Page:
1. Change the context to eliminate the need to learn: If you want someone to go to the supermarket and reliably get 50 items, the simplest way is to give them a shopping list. The point is not to encourage them to learn but to reduce their need to learn. Performance consulting lets you change somebody's performance by eliminating learning.
2. Build the learner’s capability: Experience design enables you to make an intelligent decision at the start of a project to invest in practicing and challenging people in ways that build their capability.
“And so that's my position,” Nick says. “There are those two things that you can do based on that fundamental thinking about learning.”
In contrast, Guy’s view is that performance consulting focuses on performance-based instruction, data, consequence systems, and physical attributes that the performer needs that combine knowledge and skills.
“We can help with our approach of looking at performance,” he says, “by deciding what other organizational systems and processes need to be involved in helping us solve the performance problems or opportunities that exist.”
“So, we need to work with other support and service organizations in the enterprise to help improve the performance of the enterprise, the processes, and the people,” Guy explains.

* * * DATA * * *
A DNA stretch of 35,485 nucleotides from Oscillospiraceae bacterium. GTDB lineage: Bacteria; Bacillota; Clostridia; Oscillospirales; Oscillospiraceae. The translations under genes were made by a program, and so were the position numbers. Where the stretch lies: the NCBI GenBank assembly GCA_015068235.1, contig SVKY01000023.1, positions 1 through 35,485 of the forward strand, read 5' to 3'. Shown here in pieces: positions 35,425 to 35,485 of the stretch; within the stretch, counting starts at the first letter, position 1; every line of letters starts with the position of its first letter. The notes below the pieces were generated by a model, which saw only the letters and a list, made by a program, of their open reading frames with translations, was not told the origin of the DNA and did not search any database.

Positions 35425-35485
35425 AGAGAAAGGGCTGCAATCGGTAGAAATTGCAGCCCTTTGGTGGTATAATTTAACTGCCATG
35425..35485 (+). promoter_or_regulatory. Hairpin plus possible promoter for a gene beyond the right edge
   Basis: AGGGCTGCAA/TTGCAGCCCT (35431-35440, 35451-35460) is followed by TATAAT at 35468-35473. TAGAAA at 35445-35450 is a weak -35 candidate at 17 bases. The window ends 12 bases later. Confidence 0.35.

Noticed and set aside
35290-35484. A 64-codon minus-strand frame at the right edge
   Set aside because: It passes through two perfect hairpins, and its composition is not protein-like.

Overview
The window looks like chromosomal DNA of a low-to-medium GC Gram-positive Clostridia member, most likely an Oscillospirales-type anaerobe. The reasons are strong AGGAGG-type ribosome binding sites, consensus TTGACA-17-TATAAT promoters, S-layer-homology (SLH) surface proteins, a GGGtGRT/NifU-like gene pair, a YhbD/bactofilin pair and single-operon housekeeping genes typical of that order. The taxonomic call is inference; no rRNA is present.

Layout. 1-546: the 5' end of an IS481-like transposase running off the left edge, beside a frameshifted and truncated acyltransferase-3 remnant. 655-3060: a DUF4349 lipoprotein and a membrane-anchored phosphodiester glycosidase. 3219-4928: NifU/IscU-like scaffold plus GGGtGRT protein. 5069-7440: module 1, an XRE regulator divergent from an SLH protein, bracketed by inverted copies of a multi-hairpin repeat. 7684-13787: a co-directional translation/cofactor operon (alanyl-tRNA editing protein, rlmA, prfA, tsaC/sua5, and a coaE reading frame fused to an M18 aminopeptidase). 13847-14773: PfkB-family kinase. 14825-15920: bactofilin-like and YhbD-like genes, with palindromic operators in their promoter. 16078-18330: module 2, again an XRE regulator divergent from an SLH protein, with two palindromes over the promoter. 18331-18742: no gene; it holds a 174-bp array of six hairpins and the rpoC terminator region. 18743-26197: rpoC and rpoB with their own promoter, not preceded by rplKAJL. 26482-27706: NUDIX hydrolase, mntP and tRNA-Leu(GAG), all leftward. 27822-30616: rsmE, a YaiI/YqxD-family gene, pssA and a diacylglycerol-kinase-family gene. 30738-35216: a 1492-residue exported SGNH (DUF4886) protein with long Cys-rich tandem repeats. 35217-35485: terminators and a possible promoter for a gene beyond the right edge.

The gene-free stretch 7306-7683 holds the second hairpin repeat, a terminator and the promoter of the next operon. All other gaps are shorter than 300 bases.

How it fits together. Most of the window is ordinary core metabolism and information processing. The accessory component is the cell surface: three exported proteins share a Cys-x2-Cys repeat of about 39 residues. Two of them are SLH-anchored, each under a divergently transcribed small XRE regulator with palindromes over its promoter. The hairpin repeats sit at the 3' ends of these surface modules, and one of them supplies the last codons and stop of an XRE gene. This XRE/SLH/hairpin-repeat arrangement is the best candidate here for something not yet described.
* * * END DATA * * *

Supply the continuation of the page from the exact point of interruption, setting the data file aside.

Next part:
Nick explains that L&D should stop building learning pathways because most of the industry doesn’t know what to do with vast content libraries.
We tend to fall into the order-taking pattern where we answer training requests by building a pathway: dragging and dropping modules with a keyword and suggesting people follow them. As Nick explains, “The reason I think that's a bad idea is it doesn't help people with the job, and there's too much of it happening.”
“We should take the time to find out what people are struggling with on the job because that is their learning pathway. Their learning pathway is the job.”
And it’s also Guy’s experience that people create a collection of courses by identifying a skill and then assembling generic content and sequencing it in a way that doesn’t match the job needs or address how to apply the knowledge or skill to the job.
“We need to focus on the high stakes stuff and really help people learn how to master doing the tasks that produce outputs that will meet the stakeholder requirements. Only then will we have good, worthy outcomes versus insufficient outcomes,” he says.
"We need to focus on the high stakes stuff and really help people learn how to master doing the tasks that produce outputs that will meet the stakeholder requirements. Only then will we have good, worthy outcomes versus insufficient outcomes." - Guy Wallace
“So, we need to focus on performance first and then extract the enabling knowledge and skills. Then, we need to understand the learners and modularize the content so people can get what they need as they climb that learning and performance curve to truly master their jobs on the job,” Guy explains.